I've decided to go purchase myself some new tools because I was frustrated with beg, borrowing or stealing them and yet still never having the right tool for the job. So I bought myself a socket set, a small trolley jack to hoist the car upon two sturdy car mounts, which is a heck of an improvement on the twin scissor jacks. I forgot to mention at the end of last weeks' session one of the jacks started to buckle, and the car nearly came completely off them.
We were pretty busy today, we took the frontside faring off, along with the radiator, airconditioning unit/compressor, front bar, many pipes and electircs, starter motor, started draining out the power-stearing fluid and detaching that. We took the wheels off to see about doing preparing the engine for detaching the CV shaft and and the engine block from the gearbox. It looks as though we're practically ready to lift the engine out of the car now. We've taken the bonnet off for next weeks' activities; all I'm waiting on is an engine crane, a few hooks to be procured from a mates workplace, a couple of big sockets ~30mm diameter and we'll be set.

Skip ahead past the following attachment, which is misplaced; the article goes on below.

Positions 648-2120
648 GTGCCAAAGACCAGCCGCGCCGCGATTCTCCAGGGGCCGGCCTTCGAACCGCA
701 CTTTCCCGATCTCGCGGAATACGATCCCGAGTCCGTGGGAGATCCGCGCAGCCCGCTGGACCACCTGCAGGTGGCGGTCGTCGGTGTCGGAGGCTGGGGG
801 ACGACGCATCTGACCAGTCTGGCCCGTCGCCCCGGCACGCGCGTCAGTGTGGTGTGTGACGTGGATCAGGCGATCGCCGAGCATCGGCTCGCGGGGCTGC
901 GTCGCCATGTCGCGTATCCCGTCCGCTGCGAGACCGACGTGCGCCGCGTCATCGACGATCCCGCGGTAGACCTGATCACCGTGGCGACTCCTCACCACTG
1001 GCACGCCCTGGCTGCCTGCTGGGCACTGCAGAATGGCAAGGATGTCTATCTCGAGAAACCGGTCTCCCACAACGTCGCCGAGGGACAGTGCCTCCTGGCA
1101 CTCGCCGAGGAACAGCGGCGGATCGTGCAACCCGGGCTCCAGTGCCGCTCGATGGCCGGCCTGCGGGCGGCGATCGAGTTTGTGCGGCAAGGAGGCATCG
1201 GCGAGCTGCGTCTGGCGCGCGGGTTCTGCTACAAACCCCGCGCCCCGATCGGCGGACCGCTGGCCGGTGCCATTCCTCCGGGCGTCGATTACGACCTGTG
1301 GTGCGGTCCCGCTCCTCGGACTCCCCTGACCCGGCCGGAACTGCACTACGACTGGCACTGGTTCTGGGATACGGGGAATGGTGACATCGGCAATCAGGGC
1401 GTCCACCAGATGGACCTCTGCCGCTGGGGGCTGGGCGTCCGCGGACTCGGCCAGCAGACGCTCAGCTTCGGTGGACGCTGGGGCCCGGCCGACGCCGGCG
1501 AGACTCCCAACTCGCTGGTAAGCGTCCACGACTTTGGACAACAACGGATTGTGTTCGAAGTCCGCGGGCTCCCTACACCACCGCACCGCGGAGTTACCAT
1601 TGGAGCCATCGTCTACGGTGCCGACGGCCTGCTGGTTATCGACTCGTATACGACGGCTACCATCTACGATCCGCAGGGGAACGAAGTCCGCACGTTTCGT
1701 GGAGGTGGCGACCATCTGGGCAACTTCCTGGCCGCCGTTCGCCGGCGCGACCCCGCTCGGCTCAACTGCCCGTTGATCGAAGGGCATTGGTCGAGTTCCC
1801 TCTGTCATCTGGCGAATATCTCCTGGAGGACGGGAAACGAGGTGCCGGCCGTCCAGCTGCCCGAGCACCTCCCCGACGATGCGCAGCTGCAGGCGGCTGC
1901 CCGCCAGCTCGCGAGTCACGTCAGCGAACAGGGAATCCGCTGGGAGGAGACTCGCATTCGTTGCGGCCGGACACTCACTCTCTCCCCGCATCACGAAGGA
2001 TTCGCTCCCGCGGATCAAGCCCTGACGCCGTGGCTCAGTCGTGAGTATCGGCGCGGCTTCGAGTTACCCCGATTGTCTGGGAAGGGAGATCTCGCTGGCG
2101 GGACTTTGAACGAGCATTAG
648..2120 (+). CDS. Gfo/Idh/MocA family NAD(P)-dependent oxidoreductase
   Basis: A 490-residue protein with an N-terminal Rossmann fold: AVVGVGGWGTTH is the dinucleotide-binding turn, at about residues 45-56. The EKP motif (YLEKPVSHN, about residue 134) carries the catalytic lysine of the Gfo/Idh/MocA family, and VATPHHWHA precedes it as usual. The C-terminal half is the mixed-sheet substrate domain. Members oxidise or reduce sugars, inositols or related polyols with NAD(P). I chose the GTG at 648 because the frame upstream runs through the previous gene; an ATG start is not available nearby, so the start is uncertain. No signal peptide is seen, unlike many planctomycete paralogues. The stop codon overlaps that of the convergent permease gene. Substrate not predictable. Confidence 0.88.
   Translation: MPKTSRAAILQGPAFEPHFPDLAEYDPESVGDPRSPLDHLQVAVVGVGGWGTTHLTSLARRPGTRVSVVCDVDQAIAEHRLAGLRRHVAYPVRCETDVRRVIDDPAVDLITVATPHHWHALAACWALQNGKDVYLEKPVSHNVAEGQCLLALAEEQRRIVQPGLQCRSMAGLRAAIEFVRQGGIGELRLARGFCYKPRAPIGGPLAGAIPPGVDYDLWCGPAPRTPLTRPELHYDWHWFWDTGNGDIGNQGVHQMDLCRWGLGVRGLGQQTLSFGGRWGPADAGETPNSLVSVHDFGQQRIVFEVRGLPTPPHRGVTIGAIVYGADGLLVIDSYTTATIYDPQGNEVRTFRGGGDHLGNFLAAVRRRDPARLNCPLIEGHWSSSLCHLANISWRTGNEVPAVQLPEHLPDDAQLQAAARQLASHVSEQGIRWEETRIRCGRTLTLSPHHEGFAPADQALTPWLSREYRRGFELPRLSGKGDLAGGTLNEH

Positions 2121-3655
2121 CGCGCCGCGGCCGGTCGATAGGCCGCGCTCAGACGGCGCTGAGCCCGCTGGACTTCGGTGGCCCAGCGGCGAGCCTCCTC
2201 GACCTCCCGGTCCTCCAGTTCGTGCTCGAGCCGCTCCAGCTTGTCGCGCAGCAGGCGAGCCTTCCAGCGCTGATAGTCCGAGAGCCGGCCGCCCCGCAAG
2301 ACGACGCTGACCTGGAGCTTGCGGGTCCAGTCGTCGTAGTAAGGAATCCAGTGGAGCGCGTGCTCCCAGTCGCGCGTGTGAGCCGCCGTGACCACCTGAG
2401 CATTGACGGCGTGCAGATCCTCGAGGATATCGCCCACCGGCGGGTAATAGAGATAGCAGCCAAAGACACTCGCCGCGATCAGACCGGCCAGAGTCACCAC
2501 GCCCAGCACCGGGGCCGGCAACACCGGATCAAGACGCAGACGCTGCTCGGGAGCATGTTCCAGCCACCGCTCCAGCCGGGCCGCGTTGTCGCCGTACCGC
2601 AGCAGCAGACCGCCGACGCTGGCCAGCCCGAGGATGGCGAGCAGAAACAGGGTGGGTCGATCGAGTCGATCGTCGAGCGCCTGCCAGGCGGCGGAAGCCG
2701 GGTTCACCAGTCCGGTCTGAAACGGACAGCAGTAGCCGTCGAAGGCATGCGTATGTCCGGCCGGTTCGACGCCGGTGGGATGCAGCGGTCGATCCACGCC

Not as many pics this time around, but still it's just a progress shot. The car is starting to look like a work in progress. Rick and I have taken some inspiration from a few other EV projects that have been well documented on the web.
- you can use the menu above to navigate around his website which has a fair bit of detail about his car and procedure.
- the index page happens to have turned into some Turkish-pride group rally point... no idea what happened there.
This NZ guy also put together a site (recently updated)
- It's got pretty good detail about the process and videos of each step,
- The car was so successful that he and the car made the news.
I think the main challenge is really getting the car up to roadworthy standards. It's one thing to install a motor, controller and batteries; but it's another to make it safe while keeping it tidy. A few years ago when I had the nacent dream to build an electric car, I started contacting people from the department of transport (who put me through to the guy ion Brisbane who owns the electric echo). They were helpful, and provided alot of documentation regarding what needs to be approved by mechanical and electrical engineers, roadworthy certificate procedures and things like that. Unfortunately I lost all that planning and material when I had my external hard-drive nicked @ uni!
Enjoy the pics;
30th May 2010
P.S. I've uploaded some of me trying to make fire out of sticks... I failed, really badly - I felt so ashamed I went and got a haircut.
Fire making attempt